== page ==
Digital comment: Charities are failing to deliver on the potential of text donations

Mobile is becoming more and more important for donations but charities are still not making the most of it, writes CEO of Fonix, Rob Weisz

Rob Weisz
Rob Weisz

When it comes to generating donations, mobile is without a doubt the most ubiquitous, frictionless and convenient way for consumers to give money.

Thanks to the proactive work of the UK mobile network operators, registered charities now receive 100 per cent of every text donation they receive. So why aren’t more people giving via mobile.

For charities which do offer a text mechanic it is only likely to make-up between 10-15 per cent of their donation revenue. Compare this to the broadcast sector where up to 80 per cent of competition entries or votes come via mobile and it becomes clear that charities are failing to unlock the full potential of mobile.

The reason for this is two-fold.  Firstly, many charities believe that text donations will cannibalise their regular credit-card donations, but this just isn’t true. Mobile actually opens up new revenue streams, allowing charities to tap the casual donors who wouldn’t have donated if it meant lifting the phone or logging-on.

Then there’s the damage to consumer confidence, caused by subjecting text donors to too many unwelcome, pushy calls, trying to squeeze more money out of them through other payment methods such as credit card subscriptions. As a result, donors increasingly want to be as distant as possible from the charities they support, which can only impact future revenue potential.

Maximising donations through mobile

Because the mobile phone is such a personal device, charities need to approach mobile CRM with extreme caution, as irrelevant or unwelcome messages can have a seriously negative impact.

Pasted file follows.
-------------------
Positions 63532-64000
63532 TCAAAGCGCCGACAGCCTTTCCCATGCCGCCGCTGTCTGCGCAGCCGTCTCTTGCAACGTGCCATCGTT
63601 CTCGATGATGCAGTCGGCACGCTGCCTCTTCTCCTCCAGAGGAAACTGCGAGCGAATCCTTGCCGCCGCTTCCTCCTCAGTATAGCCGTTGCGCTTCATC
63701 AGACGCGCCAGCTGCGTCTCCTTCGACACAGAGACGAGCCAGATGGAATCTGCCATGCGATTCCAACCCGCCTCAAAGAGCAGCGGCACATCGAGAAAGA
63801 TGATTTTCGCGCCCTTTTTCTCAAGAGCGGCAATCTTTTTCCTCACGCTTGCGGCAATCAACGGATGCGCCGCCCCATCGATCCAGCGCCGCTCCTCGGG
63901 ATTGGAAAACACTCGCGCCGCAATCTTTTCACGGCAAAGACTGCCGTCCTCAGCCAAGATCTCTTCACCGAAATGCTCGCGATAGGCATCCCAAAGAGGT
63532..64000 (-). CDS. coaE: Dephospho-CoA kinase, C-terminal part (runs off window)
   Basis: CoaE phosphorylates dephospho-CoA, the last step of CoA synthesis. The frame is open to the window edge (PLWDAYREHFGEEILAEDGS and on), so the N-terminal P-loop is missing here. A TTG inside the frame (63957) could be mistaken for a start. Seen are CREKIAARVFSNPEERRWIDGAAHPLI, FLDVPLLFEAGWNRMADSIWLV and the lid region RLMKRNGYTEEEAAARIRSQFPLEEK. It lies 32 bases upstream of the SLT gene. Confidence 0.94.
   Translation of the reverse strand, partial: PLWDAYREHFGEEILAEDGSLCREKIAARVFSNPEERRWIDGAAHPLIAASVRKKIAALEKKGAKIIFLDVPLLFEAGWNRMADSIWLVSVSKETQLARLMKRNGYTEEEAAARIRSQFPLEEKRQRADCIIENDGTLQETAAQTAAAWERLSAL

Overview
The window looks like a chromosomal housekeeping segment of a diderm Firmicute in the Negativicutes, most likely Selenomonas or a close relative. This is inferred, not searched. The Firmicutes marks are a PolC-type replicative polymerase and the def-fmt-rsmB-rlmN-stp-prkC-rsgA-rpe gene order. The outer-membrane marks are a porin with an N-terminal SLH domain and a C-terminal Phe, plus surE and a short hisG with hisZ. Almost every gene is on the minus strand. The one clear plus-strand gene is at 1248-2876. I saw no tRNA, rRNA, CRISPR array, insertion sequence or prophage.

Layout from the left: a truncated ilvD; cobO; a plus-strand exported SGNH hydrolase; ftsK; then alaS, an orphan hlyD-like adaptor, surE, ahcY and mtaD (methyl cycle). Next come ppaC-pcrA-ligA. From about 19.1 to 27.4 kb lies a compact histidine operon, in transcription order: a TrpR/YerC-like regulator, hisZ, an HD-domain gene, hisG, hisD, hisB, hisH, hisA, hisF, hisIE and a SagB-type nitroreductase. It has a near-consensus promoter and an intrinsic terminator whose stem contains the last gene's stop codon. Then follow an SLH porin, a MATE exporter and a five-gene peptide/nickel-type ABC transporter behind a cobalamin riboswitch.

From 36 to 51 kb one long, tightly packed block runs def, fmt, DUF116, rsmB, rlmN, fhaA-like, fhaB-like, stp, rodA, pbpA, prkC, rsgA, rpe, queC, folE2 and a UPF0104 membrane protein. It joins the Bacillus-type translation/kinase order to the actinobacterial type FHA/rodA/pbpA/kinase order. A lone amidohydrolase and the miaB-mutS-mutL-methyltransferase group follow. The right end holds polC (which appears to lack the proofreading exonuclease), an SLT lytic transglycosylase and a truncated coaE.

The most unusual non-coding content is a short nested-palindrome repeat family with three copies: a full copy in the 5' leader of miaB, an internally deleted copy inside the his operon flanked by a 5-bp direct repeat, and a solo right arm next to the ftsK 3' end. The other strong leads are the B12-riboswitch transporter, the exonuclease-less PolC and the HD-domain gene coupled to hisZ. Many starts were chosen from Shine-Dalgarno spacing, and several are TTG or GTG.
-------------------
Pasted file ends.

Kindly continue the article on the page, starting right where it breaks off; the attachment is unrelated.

With any mobile CRM campaign, you have to have an understanding that your database isn’t just a list of mobile numbers but a list of people, each at a different stage in their giving cycle. Therefore, any messaging must be tailored and personal to generate the best response.

When someone decides to give via mobile, it is usually because they don’t want to speak to anyone directly, so it’s good practice to continue to engage with them using the medium which they’re comfortable with.

Mobile CRM starts the moment a consumer donates, so always make sure you send a thank you message, also containing an invitation to give Gift Aid.  Subsequent messages should always aim to deliver good news about the charity and how donations are being used, but always with a call to action.  Typically, this would be a request to sign-up for regular credit-card based donations or to give another one-off amount.

Because every donor is different you have to create data sub-subsets. A good start is to tag people based on their donation amount and frequency. It’s really important that you think long and hard about what kind of communication each donor type would want and develop a messaging strategy accordingly.

Someone who donated once probably won’t appreciate lots of messages asking them to make regular donations, but a message about the charity’s good work may encourage them to make another one off donation.  Too often charities focus on trying to get frequent donors to give more, but its important to look at your entire span of donors as each will respond to a different approach.

Despite the misguided fears over text donations, mobile is becoming more and more important for charities using it. In addition, for the last two years running Children in Need has broken its mobile donation volumes on the previous year, so isn’t it time your charity got the message about mobile?

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